The apertures II serve to more securely anchor the male fastening plate M within the rubber body member i2 since the rubber extends through the apertures II when the stop-quick is beins' molded. The threaded finger ll is received within and its threads cooperatively engage the threads formed in the tubular rivet II and serves asjhe male element of the cooperating fastening means which serves to detachably attach the stop-quick member s to the shoe member The lower face If of the rubber body member if is preferably curved upwardly as shown in Figure 3 in order to permit the body member I! to more firmly adhere to the surface I! of the sole I. The lower face ll of the body member I! is preferably curved upwardly as shown in Figure 3 for the further reason that such a structure imparts greater resiliency to the body member if in yielding to the stresses imposed upon it when the stopquick is in use. This in turn decreases the strain on the shoe when the stop-quick is used.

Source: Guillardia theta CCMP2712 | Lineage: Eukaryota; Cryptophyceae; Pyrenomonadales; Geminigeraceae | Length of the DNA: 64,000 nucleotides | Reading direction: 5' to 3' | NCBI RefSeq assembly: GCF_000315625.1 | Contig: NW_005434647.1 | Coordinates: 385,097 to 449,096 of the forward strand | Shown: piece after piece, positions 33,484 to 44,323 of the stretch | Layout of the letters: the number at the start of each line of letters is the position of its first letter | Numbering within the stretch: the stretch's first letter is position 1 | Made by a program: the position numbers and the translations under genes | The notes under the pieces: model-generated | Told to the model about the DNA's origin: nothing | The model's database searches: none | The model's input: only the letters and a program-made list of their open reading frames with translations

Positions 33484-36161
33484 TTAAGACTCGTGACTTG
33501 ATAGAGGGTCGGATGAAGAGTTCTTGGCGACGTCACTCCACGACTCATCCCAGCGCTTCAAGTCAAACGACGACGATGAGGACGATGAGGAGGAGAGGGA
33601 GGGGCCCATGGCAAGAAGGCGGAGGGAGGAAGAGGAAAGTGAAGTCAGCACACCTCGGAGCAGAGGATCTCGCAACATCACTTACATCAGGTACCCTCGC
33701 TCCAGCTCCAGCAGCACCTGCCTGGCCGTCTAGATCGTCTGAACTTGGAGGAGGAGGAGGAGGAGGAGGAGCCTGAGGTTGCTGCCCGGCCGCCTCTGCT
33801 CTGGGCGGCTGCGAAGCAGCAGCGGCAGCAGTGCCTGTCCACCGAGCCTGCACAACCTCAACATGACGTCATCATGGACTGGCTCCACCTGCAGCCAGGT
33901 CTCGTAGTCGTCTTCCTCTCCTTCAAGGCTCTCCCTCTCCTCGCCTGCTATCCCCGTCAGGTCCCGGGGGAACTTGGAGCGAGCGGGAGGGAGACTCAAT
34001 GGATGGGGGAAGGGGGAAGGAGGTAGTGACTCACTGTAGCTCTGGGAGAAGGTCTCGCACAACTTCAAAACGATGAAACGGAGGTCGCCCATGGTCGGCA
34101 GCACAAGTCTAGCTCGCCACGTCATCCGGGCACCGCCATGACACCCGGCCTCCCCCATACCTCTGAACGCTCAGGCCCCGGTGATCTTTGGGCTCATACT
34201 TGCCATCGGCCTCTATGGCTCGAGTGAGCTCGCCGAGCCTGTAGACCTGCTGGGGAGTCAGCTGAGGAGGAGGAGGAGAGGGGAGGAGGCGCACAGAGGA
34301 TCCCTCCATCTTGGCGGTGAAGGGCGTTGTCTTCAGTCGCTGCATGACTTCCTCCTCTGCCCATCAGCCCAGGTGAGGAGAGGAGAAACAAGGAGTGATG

The roller skate unit shown in Figures 4 to '6 differs from that shown in Figures 1 to 3 only in the following particulars:

(4) The shoe member Ii differs from the shoe member 2 in the fact that rivets 22 have been substituted for the line of stitches 9, in the fact.

that the externally threaded rivet II has been substituted for the tubular rivet II, and in the fact that a circular groove fl has been formed in the sole 2! of the shoe member II at the point where the rivet extends therethrough. The externally threaded rivet 23 functions as the male element of the cooperating fastening means which serves to detachably attach the stop-quick 20 to the shoe sole 24.